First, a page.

AbstractIn the field of unconventional superconductivity, identifying the pairing mechanism is one of the biggest challenges facing the condensed matter community. The magnetic penetration depth has been well established as a powerful method of probing the gap structure, which is closely related to the pairing mechanism. In this thesis, we present measurements of the magnetic penetration depth to very low temperature in three low-Tc unconventional compounds.
Historically, the prototypical heavy fermion compound and unconventional superconductor CeCu2Si2 was identified as a nodal d-wave superconductor. Recent measurements of the specific heat found a surprising absence of quasi-particle excitations that would be expected in such a pairing state. We present penetration depth measurements down to 50 mK that also indicate the absence of nodal quasiparticles, ruling out a nodal d-wave state in favour of a fully-gapped state and requiring a re-evaluation of heavy Fermion superconductivity in this compound.
In the iron-based superconductors, KFe2As2 is the end member of the Ba1-xKxFe2As2 series. Uniquely, KFe2As2 remains superconducting unlike other typical end members. Due to the complex evolution of the Fermi surface topology in this system, suggestions have been made for both an extended s+- state or a nodal d-wave state. Experimental evidence also suggests nodes in this compound, though disagreement surrounds the symmetry. We present penetration depth measurements down to 50 mK in samples in a pristine state and after intentionally exposing to air. This creates a change in the response at low temperature that is consistent with accidental nodes or deep minima, ruling out a nodal d-wave state. In addition, we present novel nonlinear measurements that are also consistent with a gap structure with deep minima.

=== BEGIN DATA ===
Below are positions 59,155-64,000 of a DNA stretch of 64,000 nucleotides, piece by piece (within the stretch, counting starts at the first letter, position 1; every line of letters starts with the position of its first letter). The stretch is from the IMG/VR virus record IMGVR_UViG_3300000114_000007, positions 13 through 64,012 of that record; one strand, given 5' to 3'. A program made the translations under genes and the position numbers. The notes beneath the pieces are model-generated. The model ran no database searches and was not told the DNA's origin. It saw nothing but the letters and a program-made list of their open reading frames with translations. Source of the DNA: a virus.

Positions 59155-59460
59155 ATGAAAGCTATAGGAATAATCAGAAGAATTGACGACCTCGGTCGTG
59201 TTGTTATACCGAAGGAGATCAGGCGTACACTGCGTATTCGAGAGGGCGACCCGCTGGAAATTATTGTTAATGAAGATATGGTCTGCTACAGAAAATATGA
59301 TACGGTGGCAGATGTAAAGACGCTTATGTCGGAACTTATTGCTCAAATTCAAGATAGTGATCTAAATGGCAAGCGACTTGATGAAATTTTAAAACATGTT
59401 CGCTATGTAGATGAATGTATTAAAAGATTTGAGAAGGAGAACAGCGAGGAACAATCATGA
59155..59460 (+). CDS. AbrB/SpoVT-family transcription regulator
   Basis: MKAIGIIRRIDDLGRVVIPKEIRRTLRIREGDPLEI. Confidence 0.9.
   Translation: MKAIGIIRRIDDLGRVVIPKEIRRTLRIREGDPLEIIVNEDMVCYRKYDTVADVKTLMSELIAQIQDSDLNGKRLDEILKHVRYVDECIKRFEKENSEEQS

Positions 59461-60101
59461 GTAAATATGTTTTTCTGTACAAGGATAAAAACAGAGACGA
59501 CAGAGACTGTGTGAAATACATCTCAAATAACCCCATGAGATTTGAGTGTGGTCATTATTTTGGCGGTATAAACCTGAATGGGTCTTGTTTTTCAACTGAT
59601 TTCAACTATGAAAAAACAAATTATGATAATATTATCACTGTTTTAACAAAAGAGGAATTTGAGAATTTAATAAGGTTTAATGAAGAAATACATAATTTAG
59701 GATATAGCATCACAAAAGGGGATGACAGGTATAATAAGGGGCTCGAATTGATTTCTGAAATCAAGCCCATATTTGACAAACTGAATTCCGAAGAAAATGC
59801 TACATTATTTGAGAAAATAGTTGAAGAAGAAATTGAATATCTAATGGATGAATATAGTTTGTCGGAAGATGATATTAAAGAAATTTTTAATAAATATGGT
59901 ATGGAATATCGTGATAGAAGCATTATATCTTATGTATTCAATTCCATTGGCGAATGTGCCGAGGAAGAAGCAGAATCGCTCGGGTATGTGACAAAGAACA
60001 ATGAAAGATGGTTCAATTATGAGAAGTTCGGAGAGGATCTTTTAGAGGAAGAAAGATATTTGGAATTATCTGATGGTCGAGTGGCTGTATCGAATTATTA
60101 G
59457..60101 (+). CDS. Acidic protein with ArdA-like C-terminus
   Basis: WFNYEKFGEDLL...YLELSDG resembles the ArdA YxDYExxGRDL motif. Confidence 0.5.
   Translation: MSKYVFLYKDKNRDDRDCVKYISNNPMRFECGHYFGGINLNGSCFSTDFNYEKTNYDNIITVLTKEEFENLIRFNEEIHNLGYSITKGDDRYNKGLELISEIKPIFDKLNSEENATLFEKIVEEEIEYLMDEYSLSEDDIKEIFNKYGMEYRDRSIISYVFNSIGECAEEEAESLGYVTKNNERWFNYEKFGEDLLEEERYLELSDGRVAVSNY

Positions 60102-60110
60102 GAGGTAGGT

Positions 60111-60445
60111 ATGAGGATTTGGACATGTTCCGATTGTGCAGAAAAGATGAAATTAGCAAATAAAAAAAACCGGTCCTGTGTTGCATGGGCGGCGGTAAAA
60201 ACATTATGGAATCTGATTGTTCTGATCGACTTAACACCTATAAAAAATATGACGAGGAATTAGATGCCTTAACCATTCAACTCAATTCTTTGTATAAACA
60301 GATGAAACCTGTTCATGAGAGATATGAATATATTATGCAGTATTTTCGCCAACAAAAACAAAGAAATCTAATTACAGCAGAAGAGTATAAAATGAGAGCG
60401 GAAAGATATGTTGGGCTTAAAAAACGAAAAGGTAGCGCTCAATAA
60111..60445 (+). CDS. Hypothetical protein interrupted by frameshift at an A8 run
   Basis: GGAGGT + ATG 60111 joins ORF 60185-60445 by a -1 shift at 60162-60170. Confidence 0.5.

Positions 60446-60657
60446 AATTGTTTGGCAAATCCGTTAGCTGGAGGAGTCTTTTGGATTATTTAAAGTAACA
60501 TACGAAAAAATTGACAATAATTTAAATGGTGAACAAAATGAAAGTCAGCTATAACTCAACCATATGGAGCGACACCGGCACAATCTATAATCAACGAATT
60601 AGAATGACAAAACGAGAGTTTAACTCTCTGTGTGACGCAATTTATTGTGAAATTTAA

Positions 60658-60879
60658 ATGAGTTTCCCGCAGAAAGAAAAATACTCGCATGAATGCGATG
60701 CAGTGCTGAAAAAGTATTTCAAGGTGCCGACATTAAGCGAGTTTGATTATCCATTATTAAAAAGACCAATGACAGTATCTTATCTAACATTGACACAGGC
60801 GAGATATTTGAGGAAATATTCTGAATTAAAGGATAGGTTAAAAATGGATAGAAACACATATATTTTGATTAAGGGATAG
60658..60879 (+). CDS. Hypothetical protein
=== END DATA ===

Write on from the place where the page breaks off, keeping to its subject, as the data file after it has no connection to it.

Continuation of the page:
One of the key predictions regarding the nodal d-wave superconducting state is the nonlinear Meissner effect. Despite extensive work in a number of cuprate superconductors, this effect has yet to be convincingly observed. We present novel nonlinear measurements in CeCoIn5, a superconductor with a well established dx2-y2 pairing state. The observed response is consistent with predictions from the Yip-Sauls theory, confirming for the first time the existence of this effect.
In addition, a novel technique for measuring the lower critical field under hydrostatic pressure is presented. This technique utilises an array of Hall bars to locally probe the magnetic induction in proximity to a superconducting sample, all located within the sample space of a piston cylinder cell. The technique is validated through measurements of Hc(T) in lead under pressure. We also present preliminary measurements in under-doped YBa2Cu3O7-x.
|Date of Award
|7 May 2019
|Engineering and Physical Sciences Research Council
|Antony Carrington (Supervisor)